It’s Random Tuesday, so I guess this would be a good time to confess that I don’t use Pinterest. That I don’t allow myself to use Pinterest. Given my obsession with baked goods/pretty things, I imagine that Pinterest would just be a massive time-suck for me. I already have enough of those in my life, yeah?
That said, I can usually tell what is trendy on Pinterest, at least baking-wise. Because what happens on blogs makes its way to Pinterest makes its way back to blogs and link-sharing sites. And baking blogs are one of my massive time-sucks (surprise!), so I know when something is a big deal. Like these Oreo-stuffed chocolate chip cookies? Yeah. Totally all over Pinterest and the blogging world, I’m sure.
Not that I really mind. Back this fall when I was obsessed with pumpkin (I should make a specific archive, let’s be real), I was seeing pull aparts pop up errwhere. And then this one came on the scene. And I convinced myself that it would be less of a commitment than making cinnamon rolls. Which it wasn’t.
Actually, it was a significant challenge to my mediocre-at-best math skills, because the directions weren’t quite clear about how to cut up the dough slices. Hopefully my picture will help you out. If not, check out the link to the original recipe below.
Make sure, make sure, make sure to bake the bread all the way through. I thought mine was done because it was getting so brown, but it foiled me when I should have foiled it, and I found myself eating some half-cooked bread. Contrary to most of my other baking beliefs, underdone bread is not a good thing. So add some aluminum over the top if you check it and find that the top is browning too much before your timer dings.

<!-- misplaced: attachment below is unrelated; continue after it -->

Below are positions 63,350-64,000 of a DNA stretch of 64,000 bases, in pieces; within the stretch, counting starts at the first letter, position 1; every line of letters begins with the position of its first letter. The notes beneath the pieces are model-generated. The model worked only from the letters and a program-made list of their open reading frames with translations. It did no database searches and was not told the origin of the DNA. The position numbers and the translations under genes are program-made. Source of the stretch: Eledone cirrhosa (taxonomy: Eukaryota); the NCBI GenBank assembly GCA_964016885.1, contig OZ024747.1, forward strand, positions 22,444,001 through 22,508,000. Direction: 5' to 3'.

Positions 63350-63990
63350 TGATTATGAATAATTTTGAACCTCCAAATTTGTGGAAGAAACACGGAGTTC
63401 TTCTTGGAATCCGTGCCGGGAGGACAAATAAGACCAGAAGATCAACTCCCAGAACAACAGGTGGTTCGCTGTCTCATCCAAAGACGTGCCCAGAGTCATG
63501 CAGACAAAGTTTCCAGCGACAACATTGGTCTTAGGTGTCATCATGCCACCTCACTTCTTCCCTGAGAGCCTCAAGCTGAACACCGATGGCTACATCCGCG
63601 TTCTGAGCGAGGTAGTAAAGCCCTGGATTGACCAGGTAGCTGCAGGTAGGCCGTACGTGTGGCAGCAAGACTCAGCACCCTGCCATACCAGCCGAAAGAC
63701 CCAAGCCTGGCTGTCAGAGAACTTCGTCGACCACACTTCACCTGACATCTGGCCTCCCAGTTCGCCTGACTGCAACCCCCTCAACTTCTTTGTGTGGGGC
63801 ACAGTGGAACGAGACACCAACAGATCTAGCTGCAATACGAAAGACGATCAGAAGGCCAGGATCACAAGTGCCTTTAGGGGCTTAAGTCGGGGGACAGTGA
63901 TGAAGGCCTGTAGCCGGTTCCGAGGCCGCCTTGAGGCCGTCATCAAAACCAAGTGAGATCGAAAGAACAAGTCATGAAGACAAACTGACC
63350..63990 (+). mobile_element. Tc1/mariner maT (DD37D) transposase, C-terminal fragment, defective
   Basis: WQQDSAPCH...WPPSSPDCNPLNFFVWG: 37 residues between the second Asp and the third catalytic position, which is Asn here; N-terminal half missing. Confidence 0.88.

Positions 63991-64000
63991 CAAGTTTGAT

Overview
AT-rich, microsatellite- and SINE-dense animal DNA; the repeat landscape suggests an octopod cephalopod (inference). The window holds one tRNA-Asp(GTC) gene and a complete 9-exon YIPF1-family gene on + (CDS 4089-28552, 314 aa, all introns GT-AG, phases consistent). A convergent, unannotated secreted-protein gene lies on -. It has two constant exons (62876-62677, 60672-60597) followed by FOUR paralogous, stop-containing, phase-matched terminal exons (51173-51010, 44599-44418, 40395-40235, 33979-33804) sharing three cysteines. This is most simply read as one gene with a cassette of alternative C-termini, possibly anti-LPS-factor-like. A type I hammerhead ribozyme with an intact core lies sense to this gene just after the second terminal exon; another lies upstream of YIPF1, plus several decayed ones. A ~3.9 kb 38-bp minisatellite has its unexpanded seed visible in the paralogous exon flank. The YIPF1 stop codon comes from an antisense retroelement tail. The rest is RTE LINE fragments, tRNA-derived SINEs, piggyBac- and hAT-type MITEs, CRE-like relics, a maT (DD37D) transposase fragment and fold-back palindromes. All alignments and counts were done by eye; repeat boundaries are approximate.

Still, guys, this was good. Bread, pumpkin, maple, can’t go wrong.
P.S. This is the last of my obsessive pumpkin posts. I’m really sorry.
But I don’t mean it,
Pumpkin Pull Apart Bread
Adapted from Heather Christo Cooks
½ cups milk, divided
½ cups sugar, divided
1 package (1/4 ounces) yeast
4 tablespoons butter
½ teaspoons salt
½ cups pumpkin puree
4 cups flour
4 ounces, weight butter
1 cup sugar
3 teaspoons cinnamon
½ cups powdered sugar
2 tablespoons cream
1 teaspoon maple extract
In a small saucepan over low heat, dissolve 1 tablespoon of sugar into 1/4 cup milk. Transfer to a small bowl. Cool the milk to 110°F, then sprinkle the yeast evenly over the top. Set aside for about 15-20 minutes to proof.
In a small saucepan over medium heat, combine the remaining sugar and 1/4 cup milk, butter and salt. Heat for about five minutes, stirring until everything is melted and well combined. Remove from the heat, and transfer to the bowl of a standing mixer fitted with the dough hook.
With the mixer on low, add in the pumpkin puree and mix until well incorporated. Add the egg and mix well. Add the yeast mixture. Add the flour, 1 cup at a time. After you have added all of the flour, increase the mixer speed to medium and mix until a smooth dough forms, 3-4 minutes.
Spray a large mixing bowl with non stick spray and transfer the dough to the bowl. Cover the top of the bowl with plastic wrap and let the dough rise for at least 1 hour, up to 3 hours.
On a lightly floured surface, roll the dough out into a large rectangle, about 1/4 inch thick. Melt the butter, let cool a bit, and pour over the dough evenly. Mix the sugar and cinnamon together in a medium bowl and then sprinkle over the butter. Slice the dough into 12 pieces. Make 4 stacks of 3, cutting the resulting stacks in half so you have 24 pieces.
Preheat the oven to 350°F and greas a loaf pan with a bit of melted butter. Stack the bread layers into the loaf pan.
Bake at 350ºF for 35-40 minutes or until deep golden brown. Make sure to bake it all the way! If you check your bread at 30 minutes and find that it is getting too brown, cover it with foil for the remainder of the baking time. While the bread is baking, make the glaze: Whisk together the powdered sugar, cream and maple extract until smooth.
Take the bread out of the oven, let cool for 10 minutes, then gently ease the bread out of the loaf pan onto a cooling rack set over a baking sheet. Drizzle with the glaze. Serve immediately or at room temperature. But seriously, serve immediately.